Budget 2016: A Step Forward for Innovation

This year, Finance Minister Bill Morneau put his best foot forward by purchasing a new pair of shoes in advance of the release of the Liberal government’s first budget. The uniquely Canadian tradition is often an indicator of priorities in the new budget, which this year include a focus on increasing opportunities for innovation and discovery in the life sciences. 

Here are a few highlights from this year's budget that are a great “step” toward improving the outlook of Canadian innovation and healthcare: 

Encouraging growth through innovation: The budget included provisions to spur innovation, including the introduction of a new cross-government “Innovation Agenda:” 

In Budget 2016 the Government is defining a new vision for Canada’s economy: to build Canada as a centre of global innovation. Canada will be propelled by its creative and entrepreneurial citizens; its leading science and technology; its excellent innovation infrastructure; and its globally competitive companies offering high-quality products and services, thriving within a business environment that supports commercialization and growth. Through 2016 and 2017, the Government will define a bold new plan, its Innovation Agenda, to achieve this vision (p. 109).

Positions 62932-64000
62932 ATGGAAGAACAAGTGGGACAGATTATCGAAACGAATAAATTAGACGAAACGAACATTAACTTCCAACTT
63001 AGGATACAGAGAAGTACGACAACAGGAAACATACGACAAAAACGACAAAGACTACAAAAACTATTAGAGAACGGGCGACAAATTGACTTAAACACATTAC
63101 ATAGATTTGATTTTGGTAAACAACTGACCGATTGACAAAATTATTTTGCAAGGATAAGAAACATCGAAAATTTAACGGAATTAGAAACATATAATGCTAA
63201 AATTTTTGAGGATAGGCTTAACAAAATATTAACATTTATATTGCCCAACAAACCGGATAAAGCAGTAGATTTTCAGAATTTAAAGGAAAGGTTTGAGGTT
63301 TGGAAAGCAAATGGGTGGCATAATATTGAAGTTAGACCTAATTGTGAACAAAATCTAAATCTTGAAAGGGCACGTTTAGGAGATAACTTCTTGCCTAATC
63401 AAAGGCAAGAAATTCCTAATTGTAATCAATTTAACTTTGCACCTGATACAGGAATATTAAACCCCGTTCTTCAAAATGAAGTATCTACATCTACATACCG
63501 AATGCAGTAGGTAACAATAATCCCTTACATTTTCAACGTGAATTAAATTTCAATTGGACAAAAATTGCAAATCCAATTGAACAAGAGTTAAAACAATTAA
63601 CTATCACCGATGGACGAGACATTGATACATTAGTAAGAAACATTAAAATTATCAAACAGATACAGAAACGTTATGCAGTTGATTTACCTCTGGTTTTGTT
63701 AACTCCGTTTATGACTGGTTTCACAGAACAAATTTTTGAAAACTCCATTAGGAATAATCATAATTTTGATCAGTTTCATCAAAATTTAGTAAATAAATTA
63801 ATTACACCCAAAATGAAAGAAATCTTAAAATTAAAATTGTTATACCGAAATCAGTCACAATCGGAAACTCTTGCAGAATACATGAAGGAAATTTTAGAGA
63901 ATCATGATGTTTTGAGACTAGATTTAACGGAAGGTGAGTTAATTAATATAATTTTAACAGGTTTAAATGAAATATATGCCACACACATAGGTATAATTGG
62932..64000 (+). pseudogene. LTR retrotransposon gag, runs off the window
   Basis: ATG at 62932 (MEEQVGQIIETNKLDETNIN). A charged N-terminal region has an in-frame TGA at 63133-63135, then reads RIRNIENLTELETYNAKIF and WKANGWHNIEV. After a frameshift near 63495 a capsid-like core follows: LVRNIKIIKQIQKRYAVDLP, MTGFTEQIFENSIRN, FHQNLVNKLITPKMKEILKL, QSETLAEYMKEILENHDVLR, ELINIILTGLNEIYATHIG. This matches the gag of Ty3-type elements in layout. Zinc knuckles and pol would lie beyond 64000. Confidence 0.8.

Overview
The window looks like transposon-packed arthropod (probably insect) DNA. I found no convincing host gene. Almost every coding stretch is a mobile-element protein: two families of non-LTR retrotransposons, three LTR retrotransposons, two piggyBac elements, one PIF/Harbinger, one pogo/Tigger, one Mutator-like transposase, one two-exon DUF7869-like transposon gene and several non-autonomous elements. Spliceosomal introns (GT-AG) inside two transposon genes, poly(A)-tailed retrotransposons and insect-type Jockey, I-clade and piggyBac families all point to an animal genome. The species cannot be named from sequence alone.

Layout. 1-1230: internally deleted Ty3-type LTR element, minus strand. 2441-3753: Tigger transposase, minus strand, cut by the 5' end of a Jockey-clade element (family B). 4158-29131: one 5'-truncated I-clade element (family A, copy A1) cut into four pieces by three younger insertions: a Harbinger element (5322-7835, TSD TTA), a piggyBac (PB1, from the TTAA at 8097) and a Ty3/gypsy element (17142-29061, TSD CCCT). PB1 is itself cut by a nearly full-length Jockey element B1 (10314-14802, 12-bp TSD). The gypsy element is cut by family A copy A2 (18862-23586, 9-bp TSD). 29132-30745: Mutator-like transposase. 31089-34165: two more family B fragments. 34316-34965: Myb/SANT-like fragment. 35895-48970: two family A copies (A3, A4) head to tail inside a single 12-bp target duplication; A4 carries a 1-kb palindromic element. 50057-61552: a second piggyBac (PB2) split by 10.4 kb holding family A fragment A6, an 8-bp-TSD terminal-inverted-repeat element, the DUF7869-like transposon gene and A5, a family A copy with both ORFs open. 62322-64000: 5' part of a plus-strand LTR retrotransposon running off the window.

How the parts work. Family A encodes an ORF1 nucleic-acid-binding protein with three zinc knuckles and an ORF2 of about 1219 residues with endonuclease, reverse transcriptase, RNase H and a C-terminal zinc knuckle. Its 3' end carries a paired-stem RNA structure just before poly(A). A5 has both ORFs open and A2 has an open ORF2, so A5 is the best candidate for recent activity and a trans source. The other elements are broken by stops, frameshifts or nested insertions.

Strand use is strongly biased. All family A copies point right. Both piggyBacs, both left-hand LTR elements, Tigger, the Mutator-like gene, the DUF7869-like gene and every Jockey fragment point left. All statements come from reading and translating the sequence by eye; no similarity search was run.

Mention of the “swift ratification” of the Canada-European Union Comprehensive Economic and Trade Agreement is encouraging. This is a step in the right direction in securing a more stable and predictable intellectual property environment, which is critical in advancing an Innovation Agenda for the country (p. 126).

Building partnerships in the life sciences: With a renewed focus on the value of scientific research, Budget 2016 recognizes the crucial role that public-private partnerships and innovation play in improving Canada’s economic and healthcare outlook. Such investments put Canada on a path toward a stronger, more collaborative, knowledge-based economy. This year’s budget announced a series of collaborations aimed at strengthening Canada’s research and post-secondary institutions. Recipients of this funding included Genome Canada, the Centre for Drug Research and Development, the Stem Cell Network and the Brain Canada Foundation (p. 113 - 115) .

Supporting business growth and innovation: As part of the Innovation Agenda, $800 million will be provided over four years, starting in 2017-2018, to support innovation networks and clusters.  This is a great opportunity for the lifesciences ecosystems and corridors in Canada to optimize their potential (p.120).

We look forward to contributing to the consultation process in support of Canada’s Innovation Agenda, and appreciate this Government’s open and collaborative approach to stakeholder engagement.